Five resumé-ready skills gained by volunteering with NCC

Thursday, August 24th, 2017 - Resume

Caroline Gagne, Ottawa Valley project manager, doing telemetry research, Quebec (Photo by NCC)

August 24, 2017 | by Kailey Setter |

Those searching for a job in the environmental sector may find it challenging to get their foot in the door to gain that valuable hands-on experience that employers are looking for. It can be especially challenging if you’re applying for your first job within your field of study. Employers expect you to have a long list of interpersonal and field-based skills, even if you’re just starting out.

So how are you supposed to gain these skills and, dare I say, gain a competitive edge in the environmental field?

Here are five resumé-ready skills you can gain simply by volunteering with the Nature Conservancy of Canada (NCC):

Volunteer measures tree root collar diameter with calliper. (Photo by NCC)

Volunteer measures tree root collar diameter with calliper. (Photo by NCC)

Skill: Familiarity with hand tools

Aside from being a skill we look for at NCC when hiring our own interns and summer staff, a familiarity with hand tools is a huge asset if you’re applying for any outdoor job. From hammers to fencing pliers, from loppers to secateurs, you’ll be a step above the competition if you take the opportunity to gain some hands-on experience with hand tools before your interview.

And volunteering with NCC is a great way to gain that hands-on experience. During my time coordinating NCC Conservation Volunteers events, I learned the difference between a rip saw and a crosscut saw, learned how to sharpen a shovel with a bastard mill file and even learned the proper technique for wielding a butterfly net. Did you know that there is a proper technique for that? I didn’t, but I do now.

Skill: Invasive species ID

There is no faster way to strengthen your invasive species ID skills than to get up close and personal with them by taking part in a community weed pull. While my native plant ID skills leave much to be desired, I could point an invasive species out to you from 100 paces away. I’ve pulled so many invasive weeds at NCC volunteer events that I now have an extensive repertoire memorized, and know some of the techniques for preventing their spread.

Volunteers remove invasive policeman’s helmet at the Graham property. (Photo by NCC)

Volunteers remove invasive policeman’s helmet at the Graham property. (Photo by NCC)

So why is invasive species identification so important? Many jobs require you to have knowledge and understanding of local invasive species, including field technician positions, environmental restoration jobs, range and riparian specialists and, naturally, county weed inspectors. First-hand experience identifying and managing invasive species will give you an advantage if you’re looking to do any job that involves plant identification or land management.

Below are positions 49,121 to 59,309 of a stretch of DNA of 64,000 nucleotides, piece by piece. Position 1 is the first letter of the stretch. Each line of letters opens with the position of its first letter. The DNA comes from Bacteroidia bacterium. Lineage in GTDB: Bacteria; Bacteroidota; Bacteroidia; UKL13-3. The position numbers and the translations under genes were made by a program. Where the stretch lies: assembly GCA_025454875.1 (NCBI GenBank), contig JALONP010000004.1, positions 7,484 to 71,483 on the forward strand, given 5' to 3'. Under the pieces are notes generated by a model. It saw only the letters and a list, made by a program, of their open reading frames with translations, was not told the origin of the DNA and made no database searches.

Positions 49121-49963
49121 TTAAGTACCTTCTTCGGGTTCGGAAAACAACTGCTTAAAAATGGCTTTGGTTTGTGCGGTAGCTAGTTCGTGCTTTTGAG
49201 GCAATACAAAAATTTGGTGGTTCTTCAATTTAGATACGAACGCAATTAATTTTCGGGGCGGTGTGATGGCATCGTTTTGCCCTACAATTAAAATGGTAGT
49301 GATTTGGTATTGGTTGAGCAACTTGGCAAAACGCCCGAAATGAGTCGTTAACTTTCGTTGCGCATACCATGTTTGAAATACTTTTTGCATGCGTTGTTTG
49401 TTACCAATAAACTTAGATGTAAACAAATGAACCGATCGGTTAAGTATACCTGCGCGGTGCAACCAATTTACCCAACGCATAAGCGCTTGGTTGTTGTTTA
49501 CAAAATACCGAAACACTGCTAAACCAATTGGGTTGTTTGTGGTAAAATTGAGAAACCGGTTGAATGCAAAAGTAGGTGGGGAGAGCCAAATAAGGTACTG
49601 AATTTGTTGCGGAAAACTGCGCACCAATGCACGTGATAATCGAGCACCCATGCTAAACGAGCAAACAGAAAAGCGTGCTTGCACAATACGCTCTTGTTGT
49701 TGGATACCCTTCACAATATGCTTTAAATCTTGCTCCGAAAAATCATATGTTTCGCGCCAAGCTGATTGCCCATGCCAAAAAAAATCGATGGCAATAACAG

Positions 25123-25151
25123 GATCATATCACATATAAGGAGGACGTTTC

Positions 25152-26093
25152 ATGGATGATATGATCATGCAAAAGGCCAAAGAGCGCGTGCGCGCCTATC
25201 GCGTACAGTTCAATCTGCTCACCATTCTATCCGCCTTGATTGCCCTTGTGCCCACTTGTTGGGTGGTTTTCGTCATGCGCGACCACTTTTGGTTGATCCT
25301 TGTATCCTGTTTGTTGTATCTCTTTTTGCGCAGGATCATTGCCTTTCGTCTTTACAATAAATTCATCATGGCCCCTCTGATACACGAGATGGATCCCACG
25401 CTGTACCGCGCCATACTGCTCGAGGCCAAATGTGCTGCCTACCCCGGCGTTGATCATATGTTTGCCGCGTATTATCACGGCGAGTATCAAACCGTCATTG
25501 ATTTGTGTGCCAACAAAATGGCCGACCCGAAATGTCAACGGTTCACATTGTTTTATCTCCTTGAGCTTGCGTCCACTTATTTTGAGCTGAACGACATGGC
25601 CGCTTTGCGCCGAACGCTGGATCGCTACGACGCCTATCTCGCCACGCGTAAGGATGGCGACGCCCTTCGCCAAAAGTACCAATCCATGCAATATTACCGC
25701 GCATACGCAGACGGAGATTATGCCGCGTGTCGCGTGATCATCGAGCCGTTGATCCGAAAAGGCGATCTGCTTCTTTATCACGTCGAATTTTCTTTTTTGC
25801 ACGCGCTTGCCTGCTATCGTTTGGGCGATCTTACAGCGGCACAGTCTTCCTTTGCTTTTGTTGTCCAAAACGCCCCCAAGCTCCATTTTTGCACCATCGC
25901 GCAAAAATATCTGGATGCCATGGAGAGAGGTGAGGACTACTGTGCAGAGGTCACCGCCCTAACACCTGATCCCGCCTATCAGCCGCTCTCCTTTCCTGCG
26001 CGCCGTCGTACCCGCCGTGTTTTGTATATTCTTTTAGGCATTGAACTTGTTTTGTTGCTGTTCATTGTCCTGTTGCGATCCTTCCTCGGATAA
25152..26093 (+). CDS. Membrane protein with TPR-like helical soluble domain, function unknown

Skill: Bird ID

Keeping with the ID theme, bird identification is also a useful skill to have up your sleeve, not to mention one that you can build on over a lifetime. If you have your heart set on a field-based job, you might want to brush up on your birding skills by volunteering. NCC hosts many bird surveys over the course of the year, including regular piping plover surveys across the country and annual waterfowl surveys in New Brunswick and Nova Scotia. At these volunteer events, you can learn from experienced birders, gain hands-on experience and even network with some of our partners, such as Bird Studies Canada.

Skill: Data collection experience

Primary data collection requires keen observation skills and accuracy. Both are valuable skills to highlight to potential employers, especially if you’re interested in a research or field-based position.

A Conservation Volunteer takes notes during a survey of queen snakes (Photo by Bruce Kennedy)

A Conservation Volunteer takes notes during a survey of queen snakes (Photo by Bruce Kennedy)

NCC often enlists the help of volunteers to collect data to contribute to its science and stewardship plans. Whether it’s collecting data for marine debris research in PEI using the Marine Debris Tracker app, or surveying milkweed plants and monarch butterflies in Manitoba to inform conservation efforts, NCC has tons of opportunities to pad your resumé with data collection experience.

Skill: Ability to work collaboratively with a diverse team

Finally, and perhaps most importantly, volunteering builds communications skills and demonstrates that you have the ability to work collaboratively with a diverse team. When it comes to the environmental field, you won’t get far without collaboration.

From local landowners, to partner organizations and community members, jobs will often require you to work with a vast diversity of people, often with differing viewpoints and expertise levels.

CV event, Waterton butterfly survey (Photo by NCC)

CV event, Waterton butterfly survey (Photo by NCC)

In my experience, volunteering is also a great way to meet and network with people you would otherwise never cross paths with. The best way to meet senior staff and influencers responsible for hiring is to get outside and volunteer alongside them.

When you volunteer with an organization, you get to meet the staff and partners. When hiring season comes along, these people won’t forget your name.

One of our former interns, Kate Williams, is a great example of this! Read about how she went from volunteering to being hired on as one of our Conservation Interns in 2016.

If you’re ready to start building your resumé, check out our calendar of Conservation Volunteers events at conservationvolunteers.ca to find a project near you!

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